The new chief executive of Uber Technologies appealed to Brazilian lawmakers in the country’s capital on Tuesday to block elements of a bill he said threatened the ride-hailing app’s business model, calling for more dialogue and sensible regulation.
Dara Khosrowshahi struck a conciliatory tone in an interview published in a Brazilian newspaper, suggesting Uber was more open to finding compromise with local lawmakers, a break in style with his pugnacious predecessor, Travis Kalanick.
“In the past we were a bit aggressive but we have to understand that it’s not just about what we want and reach compromises that work for us and for other countries,” Khosrowshahi told O Estado de S. Paulo. “This is the case in Brazil: there are ways for regulation to work for both Uber and the government.”
A spokesman for Uber confirmed the accuracy of the quotes published in Portuguese, but was not able to provide recordings or transcripts in English.
Brazil’s Senate was set to vote on Tuesday on legislation that Uber has said would undermine its ability to operate in its third-largest market, underscoring legal threats mounting against the company’s fast-growing foreign operations.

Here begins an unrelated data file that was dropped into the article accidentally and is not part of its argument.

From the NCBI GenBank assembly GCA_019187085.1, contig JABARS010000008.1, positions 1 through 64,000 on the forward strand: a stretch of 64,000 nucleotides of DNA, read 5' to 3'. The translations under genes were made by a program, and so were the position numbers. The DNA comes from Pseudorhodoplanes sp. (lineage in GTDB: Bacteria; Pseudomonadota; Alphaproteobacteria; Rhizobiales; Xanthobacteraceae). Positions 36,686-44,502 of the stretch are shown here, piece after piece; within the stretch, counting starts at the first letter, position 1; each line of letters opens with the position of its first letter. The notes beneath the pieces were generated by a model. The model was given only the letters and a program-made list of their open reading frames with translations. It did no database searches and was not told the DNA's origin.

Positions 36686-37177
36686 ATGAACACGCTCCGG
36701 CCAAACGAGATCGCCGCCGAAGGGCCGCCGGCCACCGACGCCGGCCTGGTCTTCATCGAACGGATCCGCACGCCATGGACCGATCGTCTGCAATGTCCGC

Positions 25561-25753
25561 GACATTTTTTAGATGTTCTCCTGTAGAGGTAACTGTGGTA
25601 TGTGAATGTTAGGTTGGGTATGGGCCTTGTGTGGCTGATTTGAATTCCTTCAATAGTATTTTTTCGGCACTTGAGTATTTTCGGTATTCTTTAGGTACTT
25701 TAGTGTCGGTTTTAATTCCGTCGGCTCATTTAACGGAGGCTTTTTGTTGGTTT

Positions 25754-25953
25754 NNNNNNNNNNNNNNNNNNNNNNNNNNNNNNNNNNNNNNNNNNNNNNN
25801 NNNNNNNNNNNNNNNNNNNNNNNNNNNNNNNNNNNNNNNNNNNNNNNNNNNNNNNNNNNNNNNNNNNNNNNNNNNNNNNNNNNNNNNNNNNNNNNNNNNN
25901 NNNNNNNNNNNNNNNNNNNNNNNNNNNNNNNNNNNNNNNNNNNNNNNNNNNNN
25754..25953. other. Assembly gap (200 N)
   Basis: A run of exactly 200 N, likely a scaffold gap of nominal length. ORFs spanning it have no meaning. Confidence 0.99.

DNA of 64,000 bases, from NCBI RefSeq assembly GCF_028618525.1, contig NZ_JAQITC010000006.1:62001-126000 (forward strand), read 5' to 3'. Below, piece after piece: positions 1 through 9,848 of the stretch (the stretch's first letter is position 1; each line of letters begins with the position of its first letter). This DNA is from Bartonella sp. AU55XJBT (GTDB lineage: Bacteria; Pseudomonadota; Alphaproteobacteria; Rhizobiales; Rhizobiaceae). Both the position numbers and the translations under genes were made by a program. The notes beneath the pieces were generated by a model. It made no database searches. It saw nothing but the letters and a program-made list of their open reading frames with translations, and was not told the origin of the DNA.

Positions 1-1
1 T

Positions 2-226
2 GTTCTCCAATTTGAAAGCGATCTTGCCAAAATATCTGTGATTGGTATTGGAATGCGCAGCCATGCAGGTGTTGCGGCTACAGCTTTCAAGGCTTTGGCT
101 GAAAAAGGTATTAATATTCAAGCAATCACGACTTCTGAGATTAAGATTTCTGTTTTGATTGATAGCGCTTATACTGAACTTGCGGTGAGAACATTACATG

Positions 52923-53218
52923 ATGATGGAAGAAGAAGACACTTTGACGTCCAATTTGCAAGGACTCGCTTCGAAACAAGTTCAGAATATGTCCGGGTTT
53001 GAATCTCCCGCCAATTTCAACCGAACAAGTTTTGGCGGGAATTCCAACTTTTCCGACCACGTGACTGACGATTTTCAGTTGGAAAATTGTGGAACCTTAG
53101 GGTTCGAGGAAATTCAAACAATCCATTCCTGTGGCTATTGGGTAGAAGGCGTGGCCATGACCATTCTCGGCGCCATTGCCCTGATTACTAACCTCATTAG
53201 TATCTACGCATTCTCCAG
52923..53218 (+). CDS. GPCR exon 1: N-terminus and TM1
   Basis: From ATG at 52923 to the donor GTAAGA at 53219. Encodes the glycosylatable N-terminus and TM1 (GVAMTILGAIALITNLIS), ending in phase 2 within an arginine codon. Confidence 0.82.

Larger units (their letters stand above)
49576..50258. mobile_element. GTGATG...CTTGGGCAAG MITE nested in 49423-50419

If passed, the bill would go to President Michel Temer for a signature or veto on some or all of the new regulations.
Taxi and Uber drivers lined the esplanade in front of Brazil’s Congress on Tuesday to demonstrate for and against the bill. There were no early signs of the violent clashes that have occasionally marked such protests.
“We are not against regulation. Regulating services like Uber is totally appropriate,” Khosrowshahi told the newspaper, adding that he was pressing Brazilian senators to remove rules that would require Uber drivers to own their cars and be licensed as taxis.
Khosrowshahi took over in August from Uber co-founder Kalanick, assuming the daunting task of mending the company’s public image, repairing frayed investor relations and rebuilding employee morale after a string of crises.
“We had a very constructive dialogue and I think we will be able to resolve their concerns,” he said of the London trip.
Khosrowshahi told Estado that Uber was making security its top priority in 2018 after his teams in Brazil, Mexico and other parts of Latin America raised concerns about the issue.
In February, Reuters reported that a surge in violence against Uber drivers in Brazil last year was forcing executives to rethink the use of cash payments and admit they had underestimated security risks here.